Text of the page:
Billing Insurance for Hospital Birth

Bookmark and Share

Share 

By Jill

There are breakdowns of the cost of giving birth in U.S. hospitals all over the internet. This one is based on a small sample of maternity care patients in Maryland. Please read or skim the entire pdf if you want to put it in context. A short excerpt of the report is also pasted below.

Having given birth outside of the hospital system in a birth center where the medical billing and everything else was completely transparent, I still find myself doing a double-take at charts like this. The midwives billed insurance for about $5,500 total, which included everything. All prenatal visits, exams, blood draws, screenings, NSTs and AFIs, the birth, the 24 hour home visit, the three week postpartum visit, and the six week postpartum visit.

Click to enlarge…

 

 

The next step involved finding charges for each maternity care service. Fee schedules that insurers use to pay for services are proprietary and closely guarded. Instead, this analysis relies on a sample of claims for maternity care services for 106 women covered under one state high-risk pool, the Maryland Health Insurance Plan (MHIP). MHIP fee schedules for most providers are approximately 20 percent higher than those paid by Medicare. The MHIP payment level is thought to be generally consistent with that of other commercial insurers in Maryland. To estimate the cost of maternity care, median charges (those billed to and paid by MHIP) for each maternity care service were matched to each service and then summed. Researchers generated cost estimates for prenatal care, vaginal delivery, C-section delivery, and gestational diabetes care.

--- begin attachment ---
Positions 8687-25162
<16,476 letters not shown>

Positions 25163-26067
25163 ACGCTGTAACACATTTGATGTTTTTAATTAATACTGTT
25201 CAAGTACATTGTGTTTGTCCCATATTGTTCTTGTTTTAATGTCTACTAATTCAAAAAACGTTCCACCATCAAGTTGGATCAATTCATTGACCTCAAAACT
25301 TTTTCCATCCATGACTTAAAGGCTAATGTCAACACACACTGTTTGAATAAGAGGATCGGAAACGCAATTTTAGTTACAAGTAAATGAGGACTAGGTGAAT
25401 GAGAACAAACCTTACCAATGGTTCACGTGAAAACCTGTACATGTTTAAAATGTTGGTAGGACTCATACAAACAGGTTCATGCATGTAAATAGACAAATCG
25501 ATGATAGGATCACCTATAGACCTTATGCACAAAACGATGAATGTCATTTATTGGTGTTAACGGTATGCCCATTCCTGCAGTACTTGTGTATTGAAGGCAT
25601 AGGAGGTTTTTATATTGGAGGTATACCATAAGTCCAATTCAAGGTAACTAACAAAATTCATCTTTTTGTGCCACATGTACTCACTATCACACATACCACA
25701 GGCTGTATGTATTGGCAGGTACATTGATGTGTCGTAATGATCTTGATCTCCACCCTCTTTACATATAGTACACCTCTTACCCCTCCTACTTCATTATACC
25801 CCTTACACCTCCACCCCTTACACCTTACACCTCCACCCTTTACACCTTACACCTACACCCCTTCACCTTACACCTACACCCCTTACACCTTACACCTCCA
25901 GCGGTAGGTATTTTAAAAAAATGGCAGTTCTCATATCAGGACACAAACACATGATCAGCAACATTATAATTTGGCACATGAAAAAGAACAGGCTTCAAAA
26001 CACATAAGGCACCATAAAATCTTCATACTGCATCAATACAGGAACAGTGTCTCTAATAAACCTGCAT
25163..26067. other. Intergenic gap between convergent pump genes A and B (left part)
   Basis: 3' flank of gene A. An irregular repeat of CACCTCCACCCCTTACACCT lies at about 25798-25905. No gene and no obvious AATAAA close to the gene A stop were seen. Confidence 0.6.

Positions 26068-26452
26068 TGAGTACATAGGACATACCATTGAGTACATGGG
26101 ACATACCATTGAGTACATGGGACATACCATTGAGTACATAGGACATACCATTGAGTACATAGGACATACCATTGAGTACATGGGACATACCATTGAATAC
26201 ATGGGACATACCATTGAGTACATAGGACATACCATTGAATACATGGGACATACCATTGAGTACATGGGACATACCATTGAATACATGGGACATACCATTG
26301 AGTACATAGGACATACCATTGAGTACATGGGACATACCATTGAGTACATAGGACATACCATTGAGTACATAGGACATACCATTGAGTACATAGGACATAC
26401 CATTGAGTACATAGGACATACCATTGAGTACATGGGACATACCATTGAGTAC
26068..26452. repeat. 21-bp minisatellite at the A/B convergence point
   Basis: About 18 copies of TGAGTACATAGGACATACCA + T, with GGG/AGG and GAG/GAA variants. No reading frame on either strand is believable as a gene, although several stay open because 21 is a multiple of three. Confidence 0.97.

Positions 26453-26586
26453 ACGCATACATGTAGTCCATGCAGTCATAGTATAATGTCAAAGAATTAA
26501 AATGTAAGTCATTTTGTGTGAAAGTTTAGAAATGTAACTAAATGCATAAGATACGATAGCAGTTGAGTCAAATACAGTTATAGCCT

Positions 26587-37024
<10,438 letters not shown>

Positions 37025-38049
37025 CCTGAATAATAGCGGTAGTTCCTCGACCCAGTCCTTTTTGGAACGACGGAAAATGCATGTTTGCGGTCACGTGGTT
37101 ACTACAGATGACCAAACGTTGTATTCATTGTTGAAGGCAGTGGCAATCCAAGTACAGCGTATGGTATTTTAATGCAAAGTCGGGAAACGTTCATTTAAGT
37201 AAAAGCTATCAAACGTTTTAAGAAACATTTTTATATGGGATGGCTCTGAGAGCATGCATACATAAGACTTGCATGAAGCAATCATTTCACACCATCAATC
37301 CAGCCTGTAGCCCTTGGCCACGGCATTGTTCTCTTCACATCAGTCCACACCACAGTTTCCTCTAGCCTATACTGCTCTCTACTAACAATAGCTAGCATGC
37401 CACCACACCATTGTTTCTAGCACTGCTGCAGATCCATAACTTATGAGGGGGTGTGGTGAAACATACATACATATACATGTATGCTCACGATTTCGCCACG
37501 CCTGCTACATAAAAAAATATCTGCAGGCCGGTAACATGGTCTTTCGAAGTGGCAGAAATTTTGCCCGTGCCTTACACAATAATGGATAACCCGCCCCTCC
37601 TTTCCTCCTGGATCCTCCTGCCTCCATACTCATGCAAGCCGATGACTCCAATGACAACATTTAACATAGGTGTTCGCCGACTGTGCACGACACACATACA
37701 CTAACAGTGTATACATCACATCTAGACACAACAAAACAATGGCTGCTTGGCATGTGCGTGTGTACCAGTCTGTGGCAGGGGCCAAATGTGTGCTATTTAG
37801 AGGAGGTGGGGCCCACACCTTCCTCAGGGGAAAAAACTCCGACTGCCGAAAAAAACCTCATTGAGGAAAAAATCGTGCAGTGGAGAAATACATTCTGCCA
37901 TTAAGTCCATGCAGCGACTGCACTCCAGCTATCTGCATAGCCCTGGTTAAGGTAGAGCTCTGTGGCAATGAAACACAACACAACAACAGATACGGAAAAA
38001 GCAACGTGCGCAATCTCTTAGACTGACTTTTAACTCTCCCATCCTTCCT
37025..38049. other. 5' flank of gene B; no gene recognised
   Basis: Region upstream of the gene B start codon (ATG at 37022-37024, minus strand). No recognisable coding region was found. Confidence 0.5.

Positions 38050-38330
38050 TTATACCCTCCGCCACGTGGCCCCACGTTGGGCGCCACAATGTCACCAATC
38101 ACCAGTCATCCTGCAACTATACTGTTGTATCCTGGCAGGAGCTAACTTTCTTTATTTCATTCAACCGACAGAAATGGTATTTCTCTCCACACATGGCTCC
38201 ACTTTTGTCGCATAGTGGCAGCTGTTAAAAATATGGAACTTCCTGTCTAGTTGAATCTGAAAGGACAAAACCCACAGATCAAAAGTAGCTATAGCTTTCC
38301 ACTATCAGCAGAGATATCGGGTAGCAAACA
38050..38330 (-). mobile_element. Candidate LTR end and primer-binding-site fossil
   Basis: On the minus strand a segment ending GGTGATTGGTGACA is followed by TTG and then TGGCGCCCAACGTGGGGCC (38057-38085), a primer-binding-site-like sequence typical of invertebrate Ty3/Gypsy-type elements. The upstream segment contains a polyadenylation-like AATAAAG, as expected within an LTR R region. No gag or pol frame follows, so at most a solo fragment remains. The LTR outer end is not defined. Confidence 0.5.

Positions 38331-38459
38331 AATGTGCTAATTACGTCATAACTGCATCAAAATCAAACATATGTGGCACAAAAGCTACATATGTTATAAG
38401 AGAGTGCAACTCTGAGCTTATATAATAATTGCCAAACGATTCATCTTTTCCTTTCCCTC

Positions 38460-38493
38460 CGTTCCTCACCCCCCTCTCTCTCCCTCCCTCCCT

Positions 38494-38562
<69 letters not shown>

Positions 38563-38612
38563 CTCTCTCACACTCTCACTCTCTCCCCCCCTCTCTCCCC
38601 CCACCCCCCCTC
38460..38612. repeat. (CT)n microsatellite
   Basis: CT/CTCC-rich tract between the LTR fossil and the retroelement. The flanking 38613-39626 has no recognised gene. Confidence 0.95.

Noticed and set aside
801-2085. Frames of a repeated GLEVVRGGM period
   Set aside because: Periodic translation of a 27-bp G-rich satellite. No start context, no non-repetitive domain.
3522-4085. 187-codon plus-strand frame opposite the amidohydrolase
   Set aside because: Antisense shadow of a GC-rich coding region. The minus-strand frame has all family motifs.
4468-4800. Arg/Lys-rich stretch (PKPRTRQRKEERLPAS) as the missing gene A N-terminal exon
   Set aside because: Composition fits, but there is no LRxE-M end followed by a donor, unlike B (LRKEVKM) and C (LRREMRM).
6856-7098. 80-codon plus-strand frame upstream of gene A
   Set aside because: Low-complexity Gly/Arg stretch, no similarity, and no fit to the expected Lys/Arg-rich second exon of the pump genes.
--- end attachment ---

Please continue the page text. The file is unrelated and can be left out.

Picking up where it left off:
The most common model of health care financing is to reimburse providers for each service they perform, including diagnostic tests, office visits, and any other medically necessary care or service.

Obstetric care is an exception to this fee-for-service billing method. Most health insurance plans require costs of obstetric care after an initial consultation to be billed as part of one global fee encompassing prenatal care, delivery, and postpartum care.